No member of this genus contains any toxins, all have more or less edible leaves. However, if grown with artificial fertilizers, they may concentrate harmful amounts of nitrates in their leaves.
Leaves - cooked
Seed - cooked
. Used in piñole or ground into a meal and used as a thickener in making bread or mixed with flour in making bread.
There are no material uses listed for Atriplex maximowicziana.
There are no medicinal uses listed for Atriplex maximowicziana.
Seed - sow mid to late spring in situ. Germination is usually rapid.
Practical Plants is currently lacking information on propagation instructions of Atriplex maximowicziana. Help us fill in the blanks! Edit this page to add your knowledge.
We have very little information on this species and do not know if it will be hardy in Britain, though it should be possible to grow it as a spring-sown annual. The following notes are based on the general needs of the genus.
Succeeds in full sun in any well-drained but not too fertile soil
. Most species in this genus tolerate saline and very alkaline soils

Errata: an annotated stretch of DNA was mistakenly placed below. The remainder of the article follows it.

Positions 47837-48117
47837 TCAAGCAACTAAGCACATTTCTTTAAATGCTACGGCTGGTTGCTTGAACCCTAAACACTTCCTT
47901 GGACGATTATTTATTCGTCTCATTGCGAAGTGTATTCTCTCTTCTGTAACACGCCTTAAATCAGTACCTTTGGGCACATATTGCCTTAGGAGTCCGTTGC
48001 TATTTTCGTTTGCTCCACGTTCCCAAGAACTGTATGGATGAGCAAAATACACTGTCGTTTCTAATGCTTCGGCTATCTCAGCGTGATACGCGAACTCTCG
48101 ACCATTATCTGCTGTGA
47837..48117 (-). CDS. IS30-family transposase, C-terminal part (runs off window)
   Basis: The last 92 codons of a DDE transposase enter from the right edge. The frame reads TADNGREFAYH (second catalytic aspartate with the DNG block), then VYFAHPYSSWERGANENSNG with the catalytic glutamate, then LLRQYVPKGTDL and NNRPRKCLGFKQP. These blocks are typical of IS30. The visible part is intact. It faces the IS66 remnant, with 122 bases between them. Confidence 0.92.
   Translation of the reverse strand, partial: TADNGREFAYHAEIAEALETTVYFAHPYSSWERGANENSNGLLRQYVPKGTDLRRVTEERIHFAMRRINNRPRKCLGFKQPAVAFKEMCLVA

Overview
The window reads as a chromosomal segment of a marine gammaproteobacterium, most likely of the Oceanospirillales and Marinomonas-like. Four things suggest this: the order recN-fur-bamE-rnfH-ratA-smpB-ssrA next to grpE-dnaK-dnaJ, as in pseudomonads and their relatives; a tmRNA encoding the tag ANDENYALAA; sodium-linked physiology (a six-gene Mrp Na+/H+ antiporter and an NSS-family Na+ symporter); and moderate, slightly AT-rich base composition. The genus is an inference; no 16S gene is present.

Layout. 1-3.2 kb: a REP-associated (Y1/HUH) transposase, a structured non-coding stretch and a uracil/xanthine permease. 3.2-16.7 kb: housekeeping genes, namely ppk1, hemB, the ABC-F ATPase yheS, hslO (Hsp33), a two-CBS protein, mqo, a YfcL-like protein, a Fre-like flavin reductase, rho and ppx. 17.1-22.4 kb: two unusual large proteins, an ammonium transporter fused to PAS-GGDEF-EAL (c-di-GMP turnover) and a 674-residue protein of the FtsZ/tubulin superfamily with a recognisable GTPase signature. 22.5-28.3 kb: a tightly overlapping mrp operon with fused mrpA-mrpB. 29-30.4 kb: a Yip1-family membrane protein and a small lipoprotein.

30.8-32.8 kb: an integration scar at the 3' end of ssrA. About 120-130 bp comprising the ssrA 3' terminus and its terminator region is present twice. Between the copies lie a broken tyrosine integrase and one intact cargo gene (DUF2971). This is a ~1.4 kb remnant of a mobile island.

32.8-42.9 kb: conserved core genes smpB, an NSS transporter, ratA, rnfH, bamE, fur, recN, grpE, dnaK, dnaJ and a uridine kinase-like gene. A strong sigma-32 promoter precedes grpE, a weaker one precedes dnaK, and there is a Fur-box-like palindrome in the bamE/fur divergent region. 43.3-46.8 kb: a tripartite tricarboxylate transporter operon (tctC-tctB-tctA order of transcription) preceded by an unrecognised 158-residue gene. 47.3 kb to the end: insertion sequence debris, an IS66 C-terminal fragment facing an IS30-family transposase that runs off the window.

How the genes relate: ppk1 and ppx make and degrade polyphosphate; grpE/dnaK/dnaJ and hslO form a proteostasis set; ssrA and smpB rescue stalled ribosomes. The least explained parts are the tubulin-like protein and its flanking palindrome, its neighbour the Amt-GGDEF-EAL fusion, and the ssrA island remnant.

Problems, pests & diseases
Associations & Interactions
There are no interactions listed for Atriplex maximowicziana. Do you know of an interaction that should be listed here? edit this page to add it.
Polycultures & Guilds
There are no polycultures listed which include Atriplex maximowicziana.
This table shows all the data stored for this plant.
Material uses & Functions
Native Climate Zones
Adapted Climate Zones
Native Geographical Range
Root Zone Tendancy
? 1.01.11.2 Harrington. H. D. Edible Native Plants of the Rocky Mountains. University of New Mexico Press ISBN 0-8623-0343-9 (1967-00-00)
? 2.02.1 Huxley. A. The New RHS Dictionary of Gardening. 1992. MacMillan Press ISBN 0-333-47494-5 (1992-00-00)
? [Flora of China] (1994-00-00)